Bring back the magic of Christmas

Christmas Angel
Christmas is magical—for most people, but some wonder where the magic of Christmas gone or even dread this time of year. With Christmas cards appearing in the shops before Halloween it can also feel like Christmas has been hijacked by big business.

I love the bright-coloured lights and the scent of pine from the trees. I like finding little unasked-for gifts that surprise and delight my family. Witnessing the magic of Christmas through the eyes of my young grandchildren is truly what it’s about. And of course, any unusual shaped gifts under the tree bearing my name always pique my curiosity. But I too wish for a simpler, less chaotic and less hyped-up time. If Christmas is not all razzmatazz for you, how then to recapture the magic of Christmas?

The magic of Christmas – done your way

How is it possible to balance the desire for cheer and goodwill versus the commercialism and hype? I don’t think this is an easy task—but I am equally sure it’s do-able. Society is unlikely to change how Christmas is, anytime soon. So, decide what’s right for you and your family and then do it your way. If putting your Christmas tree up and wearing your Christmas jumper begins on the 1st—go for it. If you wish to wait until a few days before the big ho-ho—that’s totally OK too.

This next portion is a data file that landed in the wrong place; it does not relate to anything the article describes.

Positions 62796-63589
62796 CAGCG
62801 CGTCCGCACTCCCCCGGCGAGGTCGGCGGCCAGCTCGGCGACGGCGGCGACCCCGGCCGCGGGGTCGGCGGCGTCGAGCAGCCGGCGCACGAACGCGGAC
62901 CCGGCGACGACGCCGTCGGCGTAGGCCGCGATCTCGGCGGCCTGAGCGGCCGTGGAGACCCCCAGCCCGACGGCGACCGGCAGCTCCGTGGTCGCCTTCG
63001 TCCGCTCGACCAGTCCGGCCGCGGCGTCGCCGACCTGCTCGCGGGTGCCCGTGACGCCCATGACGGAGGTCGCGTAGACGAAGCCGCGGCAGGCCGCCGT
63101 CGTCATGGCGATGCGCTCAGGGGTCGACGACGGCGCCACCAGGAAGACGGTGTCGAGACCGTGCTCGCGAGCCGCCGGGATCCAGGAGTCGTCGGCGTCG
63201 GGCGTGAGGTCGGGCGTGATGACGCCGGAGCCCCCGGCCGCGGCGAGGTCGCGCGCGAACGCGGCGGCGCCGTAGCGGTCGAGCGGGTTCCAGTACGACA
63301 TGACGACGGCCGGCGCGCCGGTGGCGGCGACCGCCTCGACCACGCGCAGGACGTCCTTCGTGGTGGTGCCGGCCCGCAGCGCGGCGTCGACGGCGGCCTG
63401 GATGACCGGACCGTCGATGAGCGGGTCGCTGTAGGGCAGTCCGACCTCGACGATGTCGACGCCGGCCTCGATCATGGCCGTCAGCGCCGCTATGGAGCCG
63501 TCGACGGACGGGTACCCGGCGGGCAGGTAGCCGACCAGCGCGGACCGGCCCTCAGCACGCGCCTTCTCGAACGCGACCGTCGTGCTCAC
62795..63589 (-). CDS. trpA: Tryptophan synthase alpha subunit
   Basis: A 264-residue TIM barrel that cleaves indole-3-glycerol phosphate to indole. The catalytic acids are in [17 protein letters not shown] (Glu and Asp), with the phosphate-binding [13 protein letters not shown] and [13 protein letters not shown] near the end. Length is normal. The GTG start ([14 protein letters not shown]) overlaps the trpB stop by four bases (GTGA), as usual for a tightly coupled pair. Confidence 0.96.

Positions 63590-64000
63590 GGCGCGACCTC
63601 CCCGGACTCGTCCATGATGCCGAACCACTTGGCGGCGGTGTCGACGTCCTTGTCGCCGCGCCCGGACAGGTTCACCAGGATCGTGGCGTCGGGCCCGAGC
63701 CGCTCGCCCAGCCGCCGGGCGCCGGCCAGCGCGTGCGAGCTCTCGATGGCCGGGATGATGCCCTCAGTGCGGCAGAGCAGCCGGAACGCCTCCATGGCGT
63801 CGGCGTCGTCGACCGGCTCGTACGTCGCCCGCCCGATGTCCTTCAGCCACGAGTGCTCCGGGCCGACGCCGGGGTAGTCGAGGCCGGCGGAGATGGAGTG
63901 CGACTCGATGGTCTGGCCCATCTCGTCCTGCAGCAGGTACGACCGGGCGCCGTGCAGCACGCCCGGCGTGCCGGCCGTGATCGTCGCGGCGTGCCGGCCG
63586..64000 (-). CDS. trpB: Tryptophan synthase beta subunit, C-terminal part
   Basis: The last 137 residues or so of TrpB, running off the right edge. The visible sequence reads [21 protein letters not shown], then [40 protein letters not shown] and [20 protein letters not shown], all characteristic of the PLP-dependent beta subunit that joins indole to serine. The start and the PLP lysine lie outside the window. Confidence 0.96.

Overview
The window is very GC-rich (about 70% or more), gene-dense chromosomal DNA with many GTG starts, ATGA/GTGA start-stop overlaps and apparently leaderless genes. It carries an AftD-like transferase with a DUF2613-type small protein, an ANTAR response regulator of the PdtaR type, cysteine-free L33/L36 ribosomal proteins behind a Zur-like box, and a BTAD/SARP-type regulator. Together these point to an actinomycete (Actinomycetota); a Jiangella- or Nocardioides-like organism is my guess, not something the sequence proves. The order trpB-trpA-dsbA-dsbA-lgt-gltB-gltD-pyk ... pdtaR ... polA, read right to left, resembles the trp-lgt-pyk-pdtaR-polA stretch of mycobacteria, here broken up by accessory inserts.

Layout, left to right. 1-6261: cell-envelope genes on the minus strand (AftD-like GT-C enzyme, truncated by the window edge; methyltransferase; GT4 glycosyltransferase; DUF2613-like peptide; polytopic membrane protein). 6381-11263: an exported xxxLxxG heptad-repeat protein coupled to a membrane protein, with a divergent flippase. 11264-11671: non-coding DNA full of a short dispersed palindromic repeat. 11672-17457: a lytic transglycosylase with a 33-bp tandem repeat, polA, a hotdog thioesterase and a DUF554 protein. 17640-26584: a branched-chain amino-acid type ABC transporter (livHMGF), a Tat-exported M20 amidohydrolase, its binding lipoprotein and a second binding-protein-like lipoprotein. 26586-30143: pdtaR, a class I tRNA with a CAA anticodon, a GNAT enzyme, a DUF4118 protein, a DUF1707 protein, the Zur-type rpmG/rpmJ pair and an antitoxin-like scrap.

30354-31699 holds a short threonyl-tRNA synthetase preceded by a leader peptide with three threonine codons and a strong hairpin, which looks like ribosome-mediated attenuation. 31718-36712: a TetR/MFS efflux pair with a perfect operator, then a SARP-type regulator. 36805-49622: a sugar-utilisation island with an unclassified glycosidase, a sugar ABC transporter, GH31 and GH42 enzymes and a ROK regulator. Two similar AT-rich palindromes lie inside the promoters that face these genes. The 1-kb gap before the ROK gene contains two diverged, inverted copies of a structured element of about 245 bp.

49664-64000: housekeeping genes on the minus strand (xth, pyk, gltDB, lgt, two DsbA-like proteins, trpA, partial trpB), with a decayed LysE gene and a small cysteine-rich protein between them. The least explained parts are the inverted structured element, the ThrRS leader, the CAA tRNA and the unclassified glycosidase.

Many years ago, one Christmas Eve morning, I was so exhausted, I knew I could not drive 100 miles to see and stay with my family in Leicestershire. My daughters were disappointed and it was way too late to buy a turkey. So, I told my daughters I would cook anything they wanted. They chose avocado and prawns, followed by home-made Chinese dishes followed by Baked Alaska. It was the strangest yet yummiest meal ever. In the afternoon we watched 2 films, ate chocolates and most of all my daughters accepted the last-minute changes with grace. It was the quietest yet one of the best Christmases we had.

Make your own Santa’s List

Beyond gifts, what would you like your Christmas to look like? There are frequently family arguments about who goes where when—but what where would your ideal Christmas be spent? Who would you like to spend these special days with? And, who do you dread spending time with? Write these things down—don’t worry yet about sorting it out. Just begin with a list. Now which parties YOU wish to attend—rather than feel you have to attend. It’s OK to say a polite ‘no’ to some invitations. And if you are cooking a big meal for family and friends, what do you want and need in terms of support?

Making a list (or several) of the what, when and where for Christmas, makes it much easier to work out how you are going to do it all. A present list makes life easier with less running around town or trawling aimlessly through websites. A meal list with the ingredients, allows you to consider what can be prepared in advance and streamlines shopping and time in the kitchen too.

There’s always lot so much that needs doing in the run-up to Christmas—so if you’re the one who usually does it all—buying and wrapping the presents, decorating the tree, being a logistician for the children’s events, and doing all of the cooking—change it this year. Encouage, motivate and if necessary ask firmly for some help with everything that needs doing. Even a young child can help you—if you make it into a game rather than a chore.